WPS 2018: A ‘new deal’ for Australian female veterans

This article is the tenth in a series on ‘Women, Peace and Security’ that The Strategist will publish over coming weeks in recognition of International Women’s Day 2018. Eds.

In previous discussions on this topic, both the Minister of Defence and her fellow parliamentarians have suggested that Australia’s next National Action Plan (NAP) on Women, Peace and Security (WPS) should place greater emphasis on improving opportunities and removing barriers for women.

In my view, that requires greater emphasis on robust ‘outcomes’, not just collecting data on ‘outputs’. It should demand the development of new thinking, the provision of new resources and the will to implement new policy if existing culture or tradition is to be challenged.

Australia’s first NAP was centred largely on issues external to Australian society—that is, outcomes to formalise policy and resource support for women in insecure or conflict situations. However, discussions on drafting the next NAP have raised questions about addressing women’s perceptions and notions of security internal to Australia. That discussion should include perspectives from female Australian Defence Force (ADF) veterans, as well as the support provided to them.

Australia’s first NAP on WPS supported gains across key areas, including participation. Although limited in scope, it provided direction and ensured that the WPS agenda has become integral to Australia’s future thinking about what women bring to all areas of Defence’s operational capability. A headline objective of Strategy 2 of the first NAP in 2012 was increasing the participation of women in all aspects of Defence by removing all gender-based employment restrictions.

Defence is enjoying the benefits of this decision as women excel in areas that weren’t only legally closed, but seen by many as physically and mentally unsuited to females. This increase in professional opportunities has given a new generation of women unfettered opportunities to support key NAP strategies in Australia’s security environment.

On average, an ADF member serves for approximately 10 years. By 2022, most ADF members will have served at least once in direct combat or other high-intensity operational combat roles. Many of them will have served in such environments several times.

A generation of female combat veterans will also make up a larger part of this group than ever before. Successful efforts to increase the participation of women in combat roles, and the benefits to the peace and security environment that these women bring, demands accountability in how we care for these same female veterans.

Women’s perspectives of war and the way Australian society perceives their service is complex. Traditional views of maternal duties, a societal bias towards females being non-violent caregivers, and ingrained expectations of women in the veteran community as widows and carers leave female veterans isolated rather than included.

Women’s experiences of conflict, like men’s, are individual and personal. But just like male warriors, it should be assumed that a common and uniquely female perspective of combat and service will generate different needs in the post-combat and post-service period. A new gender-based perspective needs to be considered when redeveloping veterans’ services and the way we collectively commemorate military service in Australian society.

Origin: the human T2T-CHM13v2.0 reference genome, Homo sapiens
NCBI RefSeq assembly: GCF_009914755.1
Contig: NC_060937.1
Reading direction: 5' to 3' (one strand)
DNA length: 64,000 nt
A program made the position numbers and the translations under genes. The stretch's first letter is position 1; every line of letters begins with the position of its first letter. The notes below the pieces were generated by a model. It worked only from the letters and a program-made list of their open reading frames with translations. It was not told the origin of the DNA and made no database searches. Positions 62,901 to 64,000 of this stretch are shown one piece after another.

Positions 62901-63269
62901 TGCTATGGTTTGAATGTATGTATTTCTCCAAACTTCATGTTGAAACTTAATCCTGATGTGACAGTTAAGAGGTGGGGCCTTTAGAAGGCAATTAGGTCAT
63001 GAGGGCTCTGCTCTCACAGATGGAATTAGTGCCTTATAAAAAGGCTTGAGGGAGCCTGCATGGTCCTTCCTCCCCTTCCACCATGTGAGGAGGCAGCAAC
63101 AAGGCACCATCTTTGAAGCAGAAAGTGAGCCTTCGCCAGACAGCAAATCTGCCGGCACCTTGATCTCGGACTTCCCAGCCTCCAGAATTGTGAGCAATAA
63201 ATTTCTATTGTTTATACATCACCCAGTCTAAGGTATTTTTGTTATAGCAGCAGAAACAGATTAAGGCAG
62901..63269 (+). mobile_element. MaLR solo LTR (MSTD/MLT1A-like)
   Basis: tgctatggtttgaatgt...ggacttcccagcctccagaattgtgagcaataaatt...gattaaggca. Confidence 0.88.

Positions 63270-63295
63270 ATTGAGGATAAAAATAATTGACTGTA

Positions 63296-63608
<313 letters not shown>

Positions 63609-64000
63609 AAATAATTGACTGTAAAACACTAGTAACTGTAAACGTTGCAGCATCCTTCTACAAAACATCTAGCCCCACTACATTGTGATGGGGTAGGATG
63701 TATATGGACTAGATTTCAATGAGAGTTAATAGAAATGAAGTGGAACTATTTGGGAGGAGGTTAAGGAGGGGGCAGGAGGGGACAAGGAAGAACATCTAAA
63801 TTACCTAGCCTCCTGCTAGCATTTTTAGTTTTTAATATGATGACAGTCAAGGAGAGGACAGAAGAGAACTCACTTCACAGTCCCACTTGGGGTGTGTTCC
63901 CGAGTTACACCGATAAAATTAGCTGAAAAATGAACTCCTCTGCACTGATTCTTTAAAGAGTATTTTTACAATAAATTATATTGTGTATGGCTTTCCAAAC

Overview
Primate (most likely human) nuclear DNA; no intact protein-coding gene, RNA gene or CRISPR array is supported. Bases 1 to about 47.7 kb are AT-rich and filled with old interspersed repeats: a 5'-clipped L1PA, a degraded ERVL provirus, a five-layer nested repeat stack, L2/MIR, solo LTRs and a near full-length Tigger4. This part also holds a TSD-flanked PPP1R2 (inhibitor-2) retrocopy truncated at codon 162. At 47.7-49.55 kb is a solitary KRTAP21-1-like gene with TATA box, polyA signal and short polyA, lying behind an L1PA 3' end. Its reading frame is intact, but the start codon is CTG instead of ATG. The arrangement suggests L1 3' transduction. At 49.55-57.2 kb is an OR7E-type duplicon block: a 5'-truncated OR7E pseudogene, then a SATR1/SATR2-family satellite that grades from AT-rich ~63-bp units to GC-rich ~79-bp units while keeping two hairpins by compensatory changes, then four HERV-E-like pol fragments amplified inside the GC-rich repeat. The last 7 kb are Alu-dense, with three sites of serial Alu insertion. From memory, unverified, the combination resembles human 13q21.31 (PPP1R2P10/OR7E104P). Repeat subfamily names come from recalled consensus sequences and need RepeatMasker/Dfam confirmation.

In 1917 Australian society developed the first of many ‘contracts’ with Australian warriors, with repatriation and then veterans’ policies established. These services were created for the requirements of men, and were provided and approved in large part by men. An ‘outcome’ of the next NAP should include analysis and development of a veterans’ ‘new deal’, one that takes into account that Australia’s warriors are not a gender-specific group.

Although all veteran groups, both government and private, strive to be inclusive, it has been up to a limited number of under-resourced groups like the Women Veterans Network Australia to identify a specific female perspective. A new perspective on veterans’ services and support is needed. Identifying and implementing these services is essential to providing the ‘full circle’ implementation of successful outcomes of women’s full participation in Australia’s security and aid missions.

This challenge isn’t just one for Defence given that it’s based on a social contract between the nation and the warrior. For 100 years, the ‘combat veteran’ has been defined as a male. The NAP should take this opportunity to expand its focus and seek whole-of-nation ‘input’ and allocate responsibilities for ‘outcomes’ related to redefining veteran services in Australia.

The participation of women in combat has been a significant social change. It requires a similar change in our view of veterans, and of the services and support provided by society as a whole.

The redrafting of the NAP provides a unique opportunity for leadership in the development of a national outcome focussing on the reality of female veterans. The Australian government has rightly committed to increasing women’s participation in the ADF as part of its efforts to strengthen WPS. It’s now time to ensure that those efforts are complemented by a gender-responsive approach to our female veterans.